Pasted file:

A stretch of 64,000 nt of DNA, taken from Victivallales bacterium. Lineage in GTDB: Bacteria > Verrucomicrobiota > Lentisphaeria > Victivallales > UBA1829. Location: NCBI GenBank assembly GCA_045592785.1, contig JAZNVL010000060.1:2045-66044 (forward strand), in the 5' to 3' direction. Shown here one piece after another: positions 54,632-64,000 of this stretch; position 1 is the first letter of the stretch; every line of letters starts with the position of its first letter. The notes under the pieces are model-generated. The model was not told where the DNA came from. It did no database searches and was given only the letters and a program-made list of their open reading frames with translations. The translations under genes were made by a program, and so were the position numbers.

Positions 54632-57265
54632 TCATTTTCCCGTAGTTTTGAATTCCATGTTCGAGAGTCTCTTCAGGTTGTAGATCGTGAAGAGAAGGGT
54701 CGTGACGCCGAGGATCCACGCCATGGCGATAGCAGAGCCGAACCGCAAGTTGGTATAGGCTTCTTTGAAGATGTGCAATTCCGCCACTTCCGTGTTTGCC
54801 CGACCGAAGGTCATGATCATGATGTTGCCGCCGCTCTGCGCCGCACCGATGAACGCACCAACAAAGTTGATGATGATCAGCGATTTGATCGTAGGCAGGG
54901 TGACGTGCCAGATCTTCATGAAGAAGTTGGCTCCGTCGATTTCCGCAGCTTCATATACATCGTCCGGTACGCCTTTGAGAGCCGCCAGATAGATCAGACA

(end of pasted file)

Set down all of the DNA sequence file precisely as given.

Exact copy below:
A stretch of 64,000 nt of DNA, taken from Victivallales bacterium. Lineage in GTDB: Bacteria > Verrucomicrobiota > Lentisphaeria > Victivallales > UBA1829. Location: NCBI GenBank assembly GCA_045592785.1, contig JAZNVL010000060.1:2045-66044 (forward strand), in the 5' to 3' direction. Shown here one piece after another: positions 54,632-64,000 of this stretch; position 1 is the first letter of the stretch; every line of letters starts with the position of its first letter. The notes under the pieces are model-generated. The model was not told where the DNA came from. It did no database searches and was given only the letters and a program-made list of their open reading frames with translations. The translations under genes were made by a program, and so were the position numbers.

Positions 54632-57265
54632 TCATTTTCCCGTAGTTTTGAATTCCATGTTCGAGAGTCTCTTCAGGTTGTAGATCGTGAAGAGAAGGGT
54701 CGTGACGCCGAGGATCCACGCCATGGCGATAGCAGAGCCGAACCGCAAGTTGGTATAGGCTTCTTTGAAGATGTGCAATTCCGCCACTTCCGTGTTTGCC
54801 CGACCGAAGGTCATGATCATGATGTTGCCGCCGCTCTGCGCCGCACCGATGAACGCACCAACAAAGTTGATGATGATCAGCGATTTGATCGTAGGCAGGG
54901 TGACGTGCCAGATCTTCATGAAGAAGTTGGCTCCGTCGATTTCCGCAGCTTCATATACATCGTCCGGTACGCCTTTGAGAGCCGCCAGATAGATCAGACA